Journal of Postgraduate Medicine
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IMAGES IN RADIOLOGY
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Year : 2007  |  Volume : 53  |  Issue : 1  |  Page : 50-51  

Partially thrombosed splenic vein aneurysm

MK Garg1, MS Sandhu1, N Kalra1, YK Chawla2,  
1 Department of Radiodiagnosis and Imaging, Post Graduate Institute of Medical Education and Research, Chandigarh, India
2 Department of Hepatology, Post Graduate Institute of Medical Education and Research, Chandigarh, India

Correspondence Address:
M K Garg
Department of Radiodiagnosis and Imaging, Post Graduate Institute of Medical Education and Research, Chandigarh
India




How to cite this article:
Garg M K, Sandhu M S, Kalra N, Chawla Y K. Partially thrombosed splenic vein aneurysm.J Postgrad Med 2007;53:50-51


How to cite this URL:
Garg M K, Sandhu M S, Kalra N, Chawla Y K. Partially thrombosed splenic vein aneurysm. J Postgrad Med [serial online] 2007 [cited 2019 Dec 11 ];53:50-51
Available from: http://www.jpgmonline.com/text.asp?2007/53/1/50/30331


Full Text

A 48-year-old woman was admitted to our hospital with abdominal pain and distention and two episodes of hemetemesis. She had no previous illness and no history of trauma, alcohol abuse or pancreatic disease. On admission, her blood pressure was 130/80 mmHg and pulse rate was 80/min and regular. She had mild pallor and the spleen was palpable (11 cm below the left subcostal margin). The hemoglobin level, peripheral blood count and biochemistry were normal except for serum glutamic oxaloacetic transaminases which were mildly elevated (36.0 IU). The grey scale ultrasound revealed moderate ascites and thrombus in the main portal vein. The spleen was enlarged (22.0 cm) with multiple collaterals at the splenic hilum. On Doppler examination the splenic vein in its middle portion showed an aneurysmal dilatation (measuring up to 2.8 cm in diameter), which was partially thrombosed. [Figure 1]. The distal portion of the splenic vein was patent and there was a thrombus seen in the main portal vein also [Figure 2]. The findings were confirmed on contrast enhanced computed tomography which also showed calcification in the wall of the aneurysm and main portal vein [Figure 3]. The upper gastrointestinal tract endoscopy showed Grade II esophageal varices which were treated successfully by sclerotherapy. As there was no complication encountered in our case, a decision was taken to conservatively manage the patient. On one-year follow-up, the patient is asymptomatic and there has been no increase in the aneurysm size on serial doppler examinations.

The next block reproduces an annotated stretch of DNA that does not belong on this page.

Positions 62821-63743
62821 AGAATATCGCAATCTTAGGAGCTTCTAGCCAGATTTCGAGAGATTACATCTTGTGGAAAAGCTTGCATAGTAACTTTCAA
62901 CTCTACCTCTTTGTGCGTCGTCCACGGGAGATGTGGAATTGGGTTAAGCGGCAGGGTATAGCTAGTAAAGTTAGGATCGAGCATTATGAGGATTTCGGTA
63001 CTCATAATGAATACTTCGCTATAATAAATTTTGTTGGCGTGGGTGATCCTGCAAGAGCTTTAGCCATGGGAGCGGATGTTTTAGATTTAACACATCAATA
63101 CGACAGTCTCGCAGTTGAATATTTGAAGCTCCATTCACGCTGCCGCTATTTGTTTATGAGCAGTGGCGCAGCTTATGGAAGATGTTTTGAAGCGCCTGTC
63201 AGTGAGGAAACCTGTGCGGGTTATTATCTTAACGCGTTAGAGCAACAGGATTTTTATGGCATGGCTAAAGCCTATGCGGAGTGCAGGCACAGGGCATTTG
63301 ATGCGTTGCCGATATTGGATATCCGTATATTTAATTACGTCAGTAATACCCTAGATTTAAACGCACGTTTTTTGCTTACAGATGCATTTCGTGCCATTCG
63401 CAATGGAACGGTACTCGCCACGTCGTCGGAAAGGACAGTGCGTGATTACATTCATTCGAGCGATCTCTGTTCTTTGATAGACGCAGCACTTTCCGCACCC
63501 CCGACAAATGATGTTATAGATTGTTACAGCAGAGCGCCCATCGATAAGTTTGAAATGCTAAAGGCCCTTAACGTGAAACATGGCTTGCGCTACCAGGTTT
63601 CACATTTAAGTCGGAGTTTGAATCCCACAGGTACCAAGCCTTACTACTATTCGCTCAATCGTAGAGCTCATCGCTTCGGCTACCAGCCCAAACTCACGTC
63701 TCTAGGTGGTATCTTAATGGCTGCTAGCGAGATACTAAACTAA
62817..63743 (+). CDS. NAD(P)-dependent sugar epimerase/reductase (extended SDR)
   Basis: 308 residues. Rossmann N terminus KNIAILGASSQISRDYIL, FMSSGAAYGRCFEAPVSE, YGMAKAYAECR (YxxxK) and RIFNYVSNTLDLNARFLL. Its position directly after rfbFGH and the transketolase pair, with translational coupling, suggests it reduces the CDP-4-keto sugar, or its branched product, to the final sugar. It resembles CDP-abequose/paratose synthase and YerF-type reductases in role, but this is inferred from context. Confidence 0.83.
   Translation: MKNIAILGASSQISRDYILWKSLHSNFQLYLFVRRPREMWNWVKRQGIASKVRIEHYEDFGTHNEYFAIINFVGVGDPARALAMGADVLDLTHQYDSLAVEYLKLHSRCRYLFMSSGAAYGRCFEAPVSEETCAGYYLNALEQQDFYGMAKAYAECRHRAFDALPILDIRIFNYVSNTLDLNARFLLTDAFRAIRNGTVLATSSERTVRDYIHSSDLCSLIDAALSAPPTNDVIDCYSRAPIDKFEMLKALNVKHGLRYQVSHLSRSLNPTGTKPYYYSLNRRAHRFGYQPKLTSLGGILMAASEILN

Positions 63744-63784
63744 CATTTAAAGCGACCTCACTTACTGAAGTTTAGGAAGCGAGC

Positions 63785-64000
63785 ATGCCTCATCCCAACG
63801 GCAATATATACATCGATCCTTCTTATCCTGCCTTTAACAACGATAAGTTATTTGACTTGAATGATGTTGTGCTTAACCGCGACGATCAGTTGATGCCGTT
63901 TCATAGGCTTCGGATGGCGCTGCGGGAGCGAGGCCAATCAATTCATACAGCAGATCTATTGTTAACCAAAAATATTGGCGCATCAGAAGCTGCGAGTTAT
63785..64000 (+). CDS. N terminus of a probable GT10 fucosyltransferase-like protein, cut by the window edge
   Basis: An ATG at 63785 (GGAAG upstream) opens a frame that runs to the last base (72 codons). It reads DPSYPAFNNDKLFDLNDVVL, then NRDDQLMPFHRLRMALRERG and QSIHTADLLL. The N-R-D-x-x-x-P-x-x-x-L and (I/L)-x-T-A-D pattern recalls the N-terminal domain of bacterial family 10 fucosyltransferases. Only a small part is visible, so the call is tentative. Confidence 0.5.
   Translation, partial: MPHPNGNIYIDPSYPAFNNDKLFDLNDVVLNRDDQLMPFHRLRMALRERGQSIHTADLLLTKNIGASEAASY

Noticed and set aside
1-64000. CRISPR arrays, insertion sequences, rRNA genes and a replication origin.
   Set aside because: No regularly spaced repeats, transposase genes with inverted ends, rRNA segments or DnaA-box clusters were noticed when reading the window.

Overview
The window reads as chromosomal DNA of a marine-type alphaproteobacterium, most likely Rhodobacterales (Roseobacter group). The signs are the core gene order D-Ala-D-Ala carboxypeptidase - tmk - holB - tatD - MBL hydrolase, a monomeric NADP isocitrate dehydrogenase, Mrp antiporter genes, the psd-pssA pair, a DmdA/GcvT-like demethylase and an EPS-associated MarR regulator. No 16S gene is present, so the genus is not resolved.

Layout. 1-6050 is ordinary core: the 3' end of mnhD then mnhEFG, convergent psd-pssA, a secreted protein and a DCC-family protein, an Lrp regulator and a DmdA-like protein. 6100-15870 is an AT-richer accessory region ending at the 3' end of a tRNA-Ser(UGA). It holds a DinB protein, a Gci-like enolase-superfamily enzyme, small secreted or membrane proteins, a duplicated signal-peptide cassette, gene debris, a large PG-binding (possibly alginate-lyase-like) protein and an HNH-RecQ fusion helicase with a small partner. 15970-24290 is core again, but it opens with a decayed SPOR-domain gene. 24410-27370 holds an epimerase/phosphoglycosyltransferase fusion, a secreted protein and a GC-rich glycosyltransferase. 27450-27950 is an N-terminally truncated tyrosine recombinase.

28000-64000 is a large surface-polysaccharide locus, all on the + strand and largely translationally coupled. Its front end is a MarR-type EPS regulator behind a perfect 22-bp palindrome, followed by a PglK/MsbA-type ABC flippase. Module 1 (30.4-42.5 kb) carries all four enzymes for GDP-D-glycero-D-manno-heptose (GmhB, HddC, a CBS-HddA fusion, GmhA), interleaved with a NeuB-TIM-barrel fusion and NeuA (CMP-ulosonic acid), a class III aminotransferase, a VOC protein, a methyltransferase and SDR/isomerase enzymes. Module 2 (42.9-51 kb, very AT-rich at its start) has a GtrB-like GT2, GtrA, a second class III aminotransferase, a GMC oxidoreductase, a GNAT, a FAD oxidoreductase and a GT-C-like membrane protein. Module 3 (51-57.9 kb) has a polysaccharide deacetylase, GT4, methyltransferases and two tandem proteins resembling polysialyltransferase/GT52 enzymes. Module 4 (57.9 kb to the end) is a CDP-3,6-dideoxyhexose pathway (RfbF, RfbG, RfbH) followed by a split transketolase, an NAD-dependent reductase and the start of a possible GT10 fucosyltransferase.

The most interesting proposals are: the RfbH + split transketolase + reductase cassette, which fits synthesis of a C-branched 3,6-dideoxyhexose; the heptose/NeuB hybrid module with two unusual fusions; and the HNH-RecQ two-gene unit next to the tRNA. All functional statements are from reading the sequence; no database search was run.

Discussion



Splenic vein aneurysm (SVA) is a rare clinical entity which can be congenital due to inherent weakness of the vessel wall or due to acquired conditions like liver disease, portal hypertension, trauma or inflammation.[1] It is defined as an isolated abnormal fusiform or saccular dilatation of the splenic vein. The first case was described by Lowenthal and Jacob in 1953[2] and only ten such cases have been reported in the literature to date. Splenic vein aneurysm is a true aneurysm, which can be either congenital or acquired and portal hypertension and chronic liver disease are thought to be important contributing factors in the development of these aneurysms.[3] The weakening of the vessel wall subsequent to trauma, inflammatory conditions like pancreatitis or local degenerative changes have also been implicated as possible causes of SVA.[1]

While most abdominal venous aneurysms, including SVA are seen as incidental findings, the majority of these patients give a history of mild abdominal pain or fullness.[4] Some patients may present with crampy abdominal pain, jaundice or upper gastrointestinal hemorrhage secondary to portal hypertension.

The diagnosis of SVA can be made by ultrasonography. The color Doppler is the initial and preferred modality as it enables nonionising and noninvasive detection of SVA and is an excellent tool for follow-up.[3] Modern CT scanners allow scanning in the arterial and venous phase separately and can clearly delineate SVA and any other associated abnormality. As there is risk of ionising radiation and iodinated contrast material involved in CT scan, MR angiography is emerging as a safe, fast and reliable technique for the diagnosis of SVA.[4]

Because the incidence of these aneurysms is low and the natural history unclear, there are no established standards for indication and type of treatment. Most authors feel only close surveillance is required in asymptomatic patients, while surgical intervention is reserved for few symptomatic cases or if the aneurysm is increasing in size on follow-up imaging.[3],[4],[5] The surgical options to treat SVA include plication, aneurysm resection with splenectomy, spleno-renal shunt and distal pancreatectomy.[3]

References

1Kocakoc E, Kiris A, Bozgeyik Z, Uysal H, Artas H. Splenic vein aneurysm with calcification of splenic and portal veins. J Clin Ultrasound 2005;33:251-3.
2Loewenthal M, Jacob H. Aneurysm of splenic vein. Report of a case. Acta Med Orient 1953;12:170-3.
3Torres G, Hines GL, Monteleone F, Hon M, Diel J. Splenic vein aneurysm: is it a surgical indication? J Vasc Surg 1999;29:719-21.
4Comert M, Erdem LO, Ozdolap S, Erdem CZ, Sarikaya S. Splenic vein aneurysm demonstrated by magnetic resonance angiography. Dig Dis Sci 2005;50:1344-6.
5Heeren M, Op de Beeck B, Van den Brande P. Aneurysm of the splenic vein. Acta Chir Belg 2004;104:322-4.

 
Wednesday, December 11, 2019
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